The aim of this instructional design project was to create an instructional tool for seniors to use before and after they underwent cataract surgery. There are three medicinal eye drops that patients must take pre- and post-surgery, but the doses and combinations of the drops change depending on what week it is in relation to the cataract surgery. This problem can be compounded by the potential of weaker eyesight and forgetfulness when the patient is an older adult. The instructional tool that was to be designed needed to be understandable, simple and clear so that any older patient – regardless of eyesight or memory – would be able to understand the directions it was providing.
In order to create a prototype that completed the intended objective, I needed to speak with the older adults that would be the primary audience using the prototype, as well as subject matter experts that were familiar with instructing seniors in a medical capacity. A previous visit to the Kerby Centre allowed me to discuss what forms and mediums of design were effective or ineffective for both parties.
A common theme soon emerged from this research: older adults desired instructional artifacts that were based on something they were already familiar with in their day-to-day lives. The effectiveness of the design piece was amplified when this familiar concept was something they actually enjoyed or liked. This knowledge allowed me to put myself into the user’s shoes and begin to form ideas from a human-centered perspective.
It was important to keep in mind what I had learned as I began to ideate solutions to this issue. The optimal prototype had to be something that didn’t overwhelm the user, was easy to read and remember and was something that elderly patients liked and were familiar with. I was originally drawn to creating a digital app prototype, where reminders to take the eye drop medications were automatically created. 
After some deliberation, I decided not to pursue this direction for two reasons: some seniors are not comfortable with technology or don’t have access to it, and a digital app on a phone is quite private for the person using it – meaning the elderly patient’s family or friends would have a much harder time confirming if the drops were being taken at the right time and with the correct dosage. Because of this, I decided to make a large, physical printed prototype that could be displayed on the patient’s table or fridge for ease of use.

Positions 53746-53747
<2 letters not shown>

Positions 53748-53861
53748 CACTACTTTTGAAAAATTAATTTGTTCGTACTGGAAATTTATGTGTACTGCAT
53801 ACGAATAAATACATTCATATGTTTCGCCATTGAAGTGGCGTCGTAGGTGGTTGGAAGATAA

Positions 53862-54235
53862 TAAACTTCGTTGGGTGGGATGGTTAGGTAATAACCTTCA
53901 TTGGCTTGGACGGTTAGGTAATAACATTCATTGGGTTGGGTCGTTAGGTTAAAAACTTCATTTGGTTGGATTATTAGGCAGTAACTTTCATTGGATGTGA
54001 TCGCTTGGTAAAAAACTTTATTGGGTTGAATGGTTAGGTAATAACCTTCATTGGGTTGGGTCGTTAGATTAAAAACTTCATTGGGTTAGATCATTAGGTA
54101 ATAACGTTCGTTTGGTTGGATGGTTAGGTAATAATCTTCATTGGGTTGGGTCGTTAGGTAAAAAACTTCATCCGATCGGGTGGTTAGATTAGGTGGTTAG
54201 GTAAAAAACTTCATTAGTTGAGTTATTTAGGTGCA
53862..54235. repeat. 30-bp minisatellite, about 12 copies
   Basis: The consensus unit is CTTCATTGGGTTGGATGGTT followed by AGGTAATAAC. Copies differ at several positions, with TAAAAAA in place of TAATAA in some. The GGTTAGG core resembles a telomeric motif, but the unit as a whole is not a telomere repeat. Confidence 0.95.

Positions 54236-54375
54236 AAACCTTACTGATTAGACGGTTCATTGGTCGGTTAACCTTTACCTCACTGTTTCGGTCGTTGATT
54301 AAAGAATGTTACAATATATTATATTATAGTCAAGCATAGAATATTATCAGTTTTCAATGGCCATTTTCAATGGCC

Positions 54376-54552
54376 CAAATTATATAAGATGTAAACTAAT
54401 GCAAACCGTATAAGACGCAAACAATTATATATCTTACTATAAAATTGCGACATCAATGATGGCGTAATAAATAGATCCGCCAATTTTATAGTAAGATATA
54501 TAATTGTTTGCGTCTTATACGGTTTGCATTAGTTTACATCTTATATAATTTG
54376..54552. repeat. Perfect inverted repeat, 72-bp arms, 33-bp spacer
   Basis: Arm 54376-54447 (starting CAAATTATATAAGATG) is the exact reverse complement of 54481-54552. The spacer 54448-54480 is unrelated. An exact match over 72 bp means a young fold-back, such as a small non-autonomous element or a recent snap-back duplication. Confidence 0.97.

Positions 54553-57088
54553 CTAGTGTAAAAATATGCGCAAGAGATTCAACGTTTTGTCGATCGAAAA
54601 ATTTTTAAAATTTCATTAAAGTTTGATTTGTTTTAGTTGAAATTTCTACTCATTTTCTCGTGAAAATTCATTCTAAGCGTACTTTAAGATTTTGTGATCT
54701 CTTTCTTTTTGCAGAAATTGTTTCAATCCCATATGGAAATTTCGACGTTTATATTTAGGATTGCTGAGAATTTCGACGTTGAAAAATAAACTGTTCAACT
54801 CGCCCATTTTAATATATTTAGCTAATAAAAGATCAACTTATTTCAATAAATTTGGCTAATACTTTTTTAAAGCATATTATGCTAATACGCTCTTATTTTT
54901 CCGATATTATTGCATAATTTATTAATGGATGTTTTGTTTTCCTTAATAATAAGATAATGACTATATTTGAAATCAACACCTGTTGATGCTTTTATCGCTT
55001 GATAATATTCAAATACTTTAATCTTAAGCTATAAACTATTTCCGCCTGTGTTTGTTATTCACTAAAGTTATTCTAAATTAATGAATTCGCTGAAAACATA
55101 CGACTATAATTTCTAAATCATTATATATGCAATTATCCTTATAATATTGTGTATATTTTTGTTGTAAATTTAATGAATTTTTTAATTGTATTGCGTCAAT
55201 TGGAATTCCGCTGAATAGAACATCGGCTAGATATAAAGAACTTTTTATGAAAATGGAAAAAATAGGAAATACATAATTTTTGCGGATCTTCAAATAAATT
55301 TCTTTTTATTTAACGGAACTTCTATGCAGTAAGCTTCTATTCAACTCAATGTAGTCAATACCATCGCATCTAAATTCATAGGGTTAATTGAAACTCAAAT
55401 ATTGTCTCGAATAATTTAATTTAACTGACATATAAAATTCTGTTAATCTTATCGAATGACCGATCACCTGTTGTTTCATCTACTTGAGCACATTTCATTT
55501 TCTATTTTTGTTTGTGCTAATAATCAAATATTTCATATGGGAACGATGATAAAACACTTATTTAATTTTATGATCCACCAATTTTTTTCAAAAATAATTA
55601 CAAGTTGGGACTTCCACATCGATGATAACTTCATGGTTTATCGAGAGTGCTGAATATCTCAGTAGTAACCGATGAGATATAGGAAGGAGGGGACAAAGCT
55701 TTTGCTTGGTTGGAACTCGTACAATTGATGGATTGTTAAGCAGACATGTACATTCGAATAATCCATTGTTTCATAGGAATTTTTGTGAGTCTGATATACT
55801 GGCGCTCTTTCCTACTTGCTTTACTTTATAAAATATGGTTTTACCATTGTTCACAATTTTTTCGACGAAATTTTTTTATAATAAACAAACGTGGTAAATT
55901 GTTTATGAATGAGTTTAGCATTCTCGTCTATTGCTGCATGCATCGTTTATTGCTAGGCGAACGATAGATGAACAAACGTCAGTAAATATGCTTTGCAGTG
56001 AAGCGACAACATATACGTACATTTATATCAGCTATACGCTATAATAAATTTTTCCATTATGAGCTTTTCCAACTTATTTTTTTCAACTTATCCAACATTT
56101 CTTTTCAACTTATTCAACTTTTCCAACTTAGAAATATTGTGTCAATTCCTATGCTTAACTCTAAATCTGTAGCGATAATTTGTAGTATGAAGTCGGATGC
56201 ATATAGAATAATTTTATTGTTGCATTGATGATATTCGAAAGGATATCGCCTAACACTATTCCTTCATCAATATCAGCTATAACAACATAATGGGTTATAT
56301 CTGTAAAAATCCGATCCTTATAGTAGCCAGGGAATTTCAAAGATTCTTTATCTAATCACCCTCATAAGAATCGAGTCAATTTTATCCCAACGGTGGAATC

The final design I created was a prototype based off a bingo card. Bingo is often present in senior residence homes, and many seniors who still live independently also enjoy going to bingo halls. I chose to play off the feeling and familiarity of bingo to create a medication-tracking card that mimics the steps of bingo.
The bingo card is vertically divided into the time segments before and after the surgery when medication is taken – both before and after surgery – and is horizontally divided into the four times of day the user would take their medications – Breakfast, Lunch, Dinner and Bedtime. Similar to bingo, the user navigates this grid depending on what week of medication and time of day they are on. Each bingo square contains the type and amount of eye drops needed at that time. Once the user instills all of the drops in their square, they would then use the provided “bingo dauber” to dab the square to show the correct amount of eye drops have been instilled. 
This simple way of tracking serves as a reminder for the user to take their medications, gives them visible confirmation that they have taken the correct type and amount of medication and also shows physicians and family members or caregivers the patient has been following the recovery procedure.
In an ideal world, this prototype would also involve a tangible reward or compensation at the end of the cycle of medication. If all squares were checked off, the patient would then present it back to their physician during a follow-up appointment and be presented with a free entry to a bingo night at a participating casino or bingo hall.
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